Living with Google Apps--at Google

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If Google executives sound confident that companies will take to the Google Apps Premier Edition package announced this week, it may be because they have been using the applications themselves since at least last October.

Matthew Glotzbach, head of products for Google Enterprise, told attendees at the Network World IT Roadmap last fall how Google Apps are helping the company maintain a collaborative environment even as it has grown to more than 10,000 employees in 20 countries.

While Google has always used its own products to some extent, last October it embarked on the "Dog Food Initiative," which involved migrating the entire company onto the Google Apps platform, Glotzbach said. Those applications include Google Calendar, the Google Talk client for e-mail, voice and instant messaging, and Docs & Spreadsheets. (Harry McCracken, PC World's editor in chief, blogs on the pros and cons in his entry: Google Apps vs. Microsoft Office.)

All of the applications "were really built from the ground up to focus on collaboration," Glotzbach said in a follow-up interview. "Using them ourselves has really helped us expand on how we work with one another, making [communications] more real time, making it easier to collaborate when we're traveling, when we're on the road, from a mobile device, from any PC or workstation inside the company." Information on Google Apps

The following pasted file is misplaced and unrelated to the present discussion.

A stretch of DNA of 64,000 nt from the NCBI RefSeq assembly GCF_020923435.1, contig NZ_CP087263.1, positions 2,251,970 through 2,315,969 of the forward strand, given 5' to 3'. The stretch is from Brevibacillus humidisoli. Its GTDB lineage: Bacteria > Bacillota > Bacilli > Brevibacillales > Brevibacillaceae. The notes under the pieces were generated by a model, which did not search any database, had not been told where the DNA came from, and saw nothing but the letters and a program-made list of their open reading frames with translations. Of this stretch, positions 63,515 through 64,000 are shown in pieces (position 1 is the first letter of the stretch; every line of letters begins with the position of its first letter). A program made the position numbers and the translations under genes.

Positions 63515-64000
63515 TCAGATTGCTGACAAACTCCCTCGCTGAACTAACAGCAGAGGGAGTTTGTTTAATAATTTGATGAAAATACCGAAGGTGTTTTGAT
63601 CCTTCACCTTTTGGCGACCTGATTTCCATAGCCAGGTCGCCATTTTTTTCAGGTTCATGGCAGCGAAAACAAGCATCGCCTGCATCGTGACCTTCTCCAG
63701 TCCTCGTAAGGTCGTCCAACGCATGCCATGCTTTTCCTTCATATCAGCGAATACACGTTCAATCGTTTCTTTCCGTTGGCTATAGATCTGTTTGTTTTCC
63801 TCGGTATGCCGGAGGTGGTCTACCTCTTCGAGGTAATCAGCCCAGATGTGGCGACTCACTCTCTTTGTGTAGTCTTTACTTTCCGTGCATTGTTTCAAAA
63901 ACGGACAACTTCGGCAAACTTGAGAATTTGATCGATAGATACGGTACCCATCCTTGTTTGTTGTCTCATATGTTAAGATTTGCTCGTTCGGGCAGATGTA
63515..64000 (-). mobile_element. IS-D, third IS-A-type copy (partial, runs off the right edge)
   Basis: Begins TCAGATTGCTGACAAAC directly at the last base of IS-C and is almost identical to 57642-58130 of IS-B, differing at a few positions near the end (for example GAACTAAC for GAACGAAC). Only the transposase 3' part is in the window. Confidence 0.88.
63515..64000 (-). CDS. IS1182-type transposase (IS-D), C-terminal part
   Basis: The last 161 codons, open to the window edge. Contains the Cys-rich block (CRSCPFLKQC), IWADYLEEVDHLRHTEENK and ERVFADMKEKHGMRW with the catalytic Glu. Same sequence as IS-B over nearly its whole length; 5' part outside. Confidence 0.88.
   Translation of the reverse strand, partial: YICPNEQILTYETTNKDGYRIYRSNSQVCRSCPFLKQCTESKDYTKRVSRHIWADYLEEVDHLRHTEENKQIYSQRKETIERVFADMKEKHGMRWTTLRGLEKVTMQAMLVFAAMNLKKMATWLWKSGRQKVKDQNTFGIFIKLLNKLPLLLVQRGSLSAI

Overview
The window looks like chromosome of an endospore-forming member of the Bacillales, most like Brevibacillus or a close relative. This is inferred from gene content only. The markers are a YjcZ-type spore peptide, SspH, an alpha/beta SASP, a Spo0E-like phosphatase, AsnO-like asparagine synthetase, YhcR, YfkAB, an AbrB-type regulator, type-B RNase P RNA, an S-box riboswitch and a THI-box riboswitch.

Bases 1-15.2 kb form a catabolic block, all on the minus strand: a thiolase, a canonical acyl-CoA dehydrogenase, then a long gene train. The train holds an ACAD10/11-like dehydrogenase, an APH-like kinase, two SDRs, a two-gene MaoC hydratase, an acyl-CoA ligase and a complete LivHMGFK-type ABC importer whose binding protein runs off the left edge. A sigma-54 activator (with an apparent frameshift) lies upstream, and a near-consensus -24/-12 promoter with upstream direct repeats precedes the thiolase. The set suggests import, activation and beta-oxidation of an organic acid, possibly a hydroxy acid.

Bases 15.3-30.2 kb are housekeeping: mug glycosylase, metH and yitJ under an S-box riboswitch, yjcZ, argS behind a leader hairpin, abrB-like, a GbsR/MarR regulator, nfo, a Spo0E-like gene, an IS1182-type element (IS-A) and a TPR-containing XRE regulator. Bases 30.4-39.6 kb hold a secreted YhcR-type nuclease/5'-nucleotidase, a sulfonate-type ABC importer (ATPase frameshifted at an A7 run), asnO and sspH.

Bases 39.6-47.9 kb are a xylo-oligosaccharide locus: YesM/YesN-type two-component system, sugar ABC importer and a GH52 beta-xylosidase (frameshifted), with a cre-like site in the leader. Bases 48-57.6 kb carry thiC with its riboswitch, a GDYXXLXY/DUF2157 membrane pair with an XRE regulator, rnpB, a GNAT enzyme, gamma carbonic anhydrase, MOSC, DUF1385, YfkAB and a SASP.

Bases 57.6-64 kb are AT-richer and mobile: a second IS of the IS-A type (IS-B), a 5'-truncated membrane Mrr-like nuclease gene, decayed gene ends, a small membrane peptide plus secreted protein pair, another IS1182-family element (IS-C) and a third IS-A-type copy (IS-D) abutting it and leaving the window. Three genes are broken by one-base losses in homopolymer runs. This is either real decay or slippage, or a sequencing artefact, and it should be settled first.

Google Apps in Practice

One simple example is a document Glotzbach was working on for some marketing literature. Previously, he would have written a draft of the document, sent it out for review, then collected all the feedback and tried to merged it into one document. Using Google Docs, he could invite the people to review it while it was being created, simply by adding their names under the Collaborate tab. The document resides on a server, where all authorized users access it.

After working for 10 minutes to create a rough outline, he asked certain colleagues for feedback. One colleague inserted a suggestion into the document that shifted Glotzbach's thinking on how to position a particular topic. "In the traditional process, that would've happened much later in the game, which would've caused me a significant amount of rework and rethinking," he said. Or, potentially the reviewer wouldn't have made the suggestion, because of the magnitude of the change.

Colleagues are notified of review requests via an e-mail that includes a note from the document creator and a link to the document, which sits on a Google server. This adds the document to each reviewer's active document list. "The ease of collaboration just makes it sort of seamless and transparent," Glotzbach said.

The collaborative applications also are fostering more face-to-face and voice conversations, he notes, due to their presence capabilities. Each person working on a document can see who else is working on it at the same time. Often, that will prompt a chat session in the embedded browser pane, a VoIP conversation via Google Talk or an in-person conversation if the parties are in nearby rooms.

The server-based applications also are portable. "I can walk into a conference room and if I don't have my PC or my Mac, I can just pull up documents in a browser and go from there," Glotzbach said.

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